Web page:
Tyler Sellers
Published by Tyler Sellers
Fact checked by Donald Christman, BHSc FACT CHECKED

Many of my clients come to me for an exercise routine to help them better deal with joint pain. It’s a common issue that becomes more of a problem with natural aging.

But adjusting your exercises will only solve so much of the issue.

Your joints will also need certain micronutrients to repair any damage. And that’s the case for sports injuries as well as arthritis pain.

But rather than just take the risk of picking up some snake oil being hyped up online, we want to give you some information we got from a nutritionist.

Apparently, there are some micronutrients that could provide anti-inflammatory benefits to improve your joint health.

Types Of Joint Supplements:

1 - Glucosamine Sulfate

Glucosamine Sulfate

Scientists have done a lot of research into glucosamine sulfate [1], and it’s often recommended to people who suffer from knee osteoarthritis.

The reason it’s important for joint health is that this sugary substance is part of the cartilage in your joints.

It’s an important factor that provides some cushioning and protects bones from rubbing against each other.

Many joint pain issues may be the result of some compromised cartilage, so it’s an important ingredient to look out for.

Glucosamine supplements may reduce pain in this manner, and some of them may help slow down osteoarthritis progression.

If you eat shellfish on a regular basis, or you make your own bone broth, then you’ll likely get a good dose of glucosamine sulfate. 

But these aren’t all that common food sources, which is why glucosamine may be a better option.

You might also find supplements that contain glucosamine hydrochloride. The effect of glucosamine hydrochloride is very similar much similar with glucosamine sulfate, the only difference is that it’s a more pure form [2].

That also makes glucosamine hydrochloride considerably more expensive, which is probably why it’s not used that often for dealing of joint pain.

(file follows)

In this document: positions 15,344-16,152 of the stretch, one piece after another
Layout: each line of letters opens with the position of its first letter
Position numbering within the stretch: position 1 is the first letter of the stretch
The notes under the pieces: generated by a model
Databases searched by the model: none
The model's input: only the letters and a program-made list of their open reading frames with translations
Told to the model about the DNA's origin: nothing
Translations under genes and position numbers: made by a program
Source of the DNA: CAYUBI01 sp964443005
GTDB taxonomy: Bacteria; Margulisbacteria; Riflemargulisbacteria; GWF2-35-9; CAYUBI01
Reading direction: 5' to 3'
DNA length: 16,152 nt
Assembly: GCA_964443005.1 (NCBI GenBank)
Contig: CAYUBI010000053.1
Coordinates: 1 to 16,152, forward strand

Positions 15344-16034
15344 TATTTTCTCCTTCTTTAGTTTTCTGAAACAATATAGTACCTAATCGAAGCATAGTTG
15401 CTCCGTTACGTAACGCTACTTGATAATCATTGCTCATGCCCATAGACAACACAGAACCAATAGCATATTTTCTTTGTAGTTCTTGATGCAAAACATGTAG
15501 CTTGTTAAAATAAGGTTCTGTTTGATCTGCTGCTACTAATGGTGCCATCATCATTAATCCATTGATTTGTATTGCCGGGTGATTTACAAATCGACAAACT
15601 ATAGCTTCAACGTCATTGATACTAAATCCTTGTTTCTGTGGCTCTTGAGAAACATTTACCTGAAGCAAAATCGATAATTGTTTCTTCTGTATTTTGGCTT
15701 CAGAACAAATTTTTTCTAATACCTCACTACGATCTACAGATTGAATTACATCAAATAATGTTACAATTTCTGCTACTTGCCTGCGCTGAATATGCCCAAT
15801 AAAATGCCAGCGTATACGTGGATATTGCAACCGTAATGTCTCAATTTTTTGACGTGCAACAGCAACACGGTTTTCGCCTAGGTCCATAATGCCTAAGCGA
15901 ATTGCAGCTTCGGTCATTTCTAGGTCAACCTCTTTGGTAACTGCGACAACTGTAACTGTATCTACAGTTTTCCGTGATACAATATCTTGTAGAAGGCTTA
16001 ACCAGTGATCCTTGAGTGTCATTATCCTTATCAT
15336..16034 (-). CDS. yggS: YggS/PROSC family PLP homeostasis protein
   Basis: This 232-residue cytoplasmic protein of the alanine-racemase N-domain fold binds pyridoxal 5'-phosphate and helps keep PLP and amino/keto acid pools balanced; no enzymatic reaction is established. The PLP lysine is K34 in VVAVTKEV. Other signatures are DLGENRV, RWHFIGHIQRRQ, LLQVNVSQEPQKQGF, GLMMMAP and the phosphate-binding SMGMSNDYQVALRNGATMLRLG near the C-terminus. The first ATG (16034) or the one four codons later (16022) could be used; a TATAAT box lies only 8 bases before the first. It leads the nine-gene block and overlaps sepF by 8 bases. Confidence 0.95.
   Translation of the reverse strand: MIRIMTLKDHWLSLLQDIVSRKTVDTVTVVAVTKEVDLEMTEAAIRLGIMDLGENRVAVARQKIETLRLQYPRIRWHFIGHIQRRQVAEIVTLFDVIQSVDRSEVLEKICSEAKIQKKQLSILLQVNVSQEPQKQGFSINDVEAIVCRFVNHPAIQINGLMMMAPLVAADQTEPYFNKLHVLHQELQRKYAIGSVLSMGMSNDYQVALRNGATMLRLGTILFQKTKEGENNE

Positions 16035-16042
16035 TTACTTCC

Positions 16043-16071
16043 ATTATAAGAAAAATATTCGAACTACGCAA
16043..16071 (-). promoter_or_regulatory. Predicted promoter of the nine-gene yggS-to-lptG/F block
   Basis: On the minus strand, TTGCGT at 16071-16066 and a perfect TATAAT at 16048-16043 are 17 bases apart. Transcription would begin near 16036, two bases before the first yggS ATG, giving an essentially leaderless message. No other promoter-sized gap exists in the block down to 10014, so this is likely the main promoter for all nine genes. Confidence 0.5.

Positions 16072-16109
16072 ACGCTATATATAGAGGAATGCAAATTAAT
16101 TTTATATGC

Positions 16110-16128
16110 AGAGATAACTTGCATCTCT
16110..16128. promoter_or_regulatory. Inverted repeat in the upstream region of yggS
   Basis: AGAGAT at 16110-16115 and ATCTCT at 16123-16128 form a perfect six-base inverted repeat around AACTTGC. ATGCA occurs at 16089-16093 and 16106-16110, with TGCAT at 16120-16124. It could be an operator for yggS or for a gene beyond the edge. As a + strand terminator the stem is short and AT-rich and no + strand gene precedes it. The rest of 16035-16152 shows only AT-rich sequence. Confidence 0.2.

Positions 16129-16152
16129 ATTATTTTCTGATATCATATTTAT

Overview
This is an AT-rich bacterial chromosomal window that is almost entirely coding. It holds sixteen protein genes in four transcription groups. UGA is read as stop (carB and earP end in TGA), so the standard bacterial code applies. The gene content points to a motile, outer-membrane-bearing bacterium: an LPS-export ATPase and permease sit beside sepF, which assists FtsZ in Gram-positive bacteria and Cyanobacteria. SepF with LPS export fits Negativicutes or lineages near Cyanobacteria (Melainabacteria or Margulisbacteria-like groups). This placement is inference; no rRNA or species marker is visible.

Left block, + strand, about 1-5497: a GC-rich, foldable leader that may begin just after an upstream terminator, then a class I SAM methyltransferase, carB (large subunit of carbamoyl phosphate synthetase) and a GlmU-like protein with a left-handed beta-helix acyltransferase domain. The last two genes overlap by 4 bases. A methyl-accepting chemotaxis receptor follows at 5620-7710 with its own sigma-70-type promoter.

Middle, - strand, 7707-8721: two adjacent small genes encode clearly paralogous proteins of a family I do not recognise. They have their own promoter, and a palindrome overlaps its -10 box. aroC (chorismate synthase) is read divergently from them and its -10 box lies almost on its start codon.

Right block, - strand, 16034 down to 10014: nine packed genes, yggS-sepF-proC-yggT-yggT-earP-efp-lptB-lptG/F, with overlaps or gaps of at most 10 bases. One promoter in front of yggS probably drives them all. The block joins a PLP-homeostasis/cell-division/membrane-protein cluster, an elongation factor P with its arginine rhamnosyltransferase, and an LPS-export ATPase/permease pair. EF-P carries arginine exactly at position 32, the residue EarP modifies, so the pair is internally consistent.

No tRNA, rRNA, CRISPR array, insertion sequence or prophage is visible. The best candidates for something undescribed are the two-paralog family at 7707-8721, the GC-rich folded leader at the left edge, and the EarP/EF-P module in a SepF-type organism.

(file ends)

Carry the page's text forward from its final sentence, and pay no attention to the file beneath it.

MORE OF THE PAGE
2 - Chondroitin Sulfate

Chondroitin Sulfate

Glucosamine and chondroitin are known to be a normal part of cartilage, and many people take these two together to battle knee osteoarthristis and other joint pain issues.

There have also been many studies conducted on how glucosamine and chondroitin sulfate interact together when it comes to joint function and overall joint health.

However, many people wrongly believe that chondroitin supplements may actually provide anti-inflammatory effects on joints that already have been compromised through injury or disease.

Similar to glucosamine sulfate, chondroitin is an important building block of cartilage.

Anyone that suffers from arthritis will end up with cartilage that breaks down or tears too easily, ultimately leading to cartilage loss. This leaves bones exposed in a way where they might directly rub against each other, which is what causes the pain.

Researchers believe that chondroitin is what provides the rubbery or elastic effect that is needed in cartilage, thus the claims of many chondroitin supplements.

“In addition, chondroitin sulfate may also help slow the breakdown of cartilage and help restore cartilage growth to better cushion the joints.”

 

- Thomas Hyde, Chiropractor

That would explain why studies have shown an improvement in the quality of the cartilage after going through a trial period.

3 - Fish Oil/Omega 3 Fatty Acids

Fish-Oil Omega 3 Fatty Acids

I remember being forced a spoon of fish oil every morning before I went to school.

And it turned me off it once I became an adult. But I now understand how important fish oil supplements might be for my health, especially in my joint health.

What was new to me is that research has shown that it may help with joint pain management as well.

Scientists have tested out doses of 1 to 3 grams per day to see how it might impact joint stiffness, pain, and other related issues.

The results have been positive [3].

First of all, it was found that omega 3 may have an anti-inflammatory effect from the docosahexaenoic acid and eicosapentaenoic acid content.

And this effect may be noticeable in your stomach as well as other parts of your body like joints.

Patients reported less stiffness and swelling during trial periods. And because it also may help improve blood flow during exercise, it may reduce swelling from physical activity as well.

The good news is that you won’t have to try and swallow raw fish oil anymore. There are plenty of supplements available in capsules, and I have a recommendation further down on this page.

Related Article: Best Omega 3 Supplements

4 - Gamma Linolenic Acid (GLA)

Gamma Linolenic Acid

Some of the more severe joint and knee pain issues I’ve witnessed are from arthritis. But even if you don’t have joint problems that are that severe, you may want to look at what the medical industry recommends for patients suffering from arthritis pain.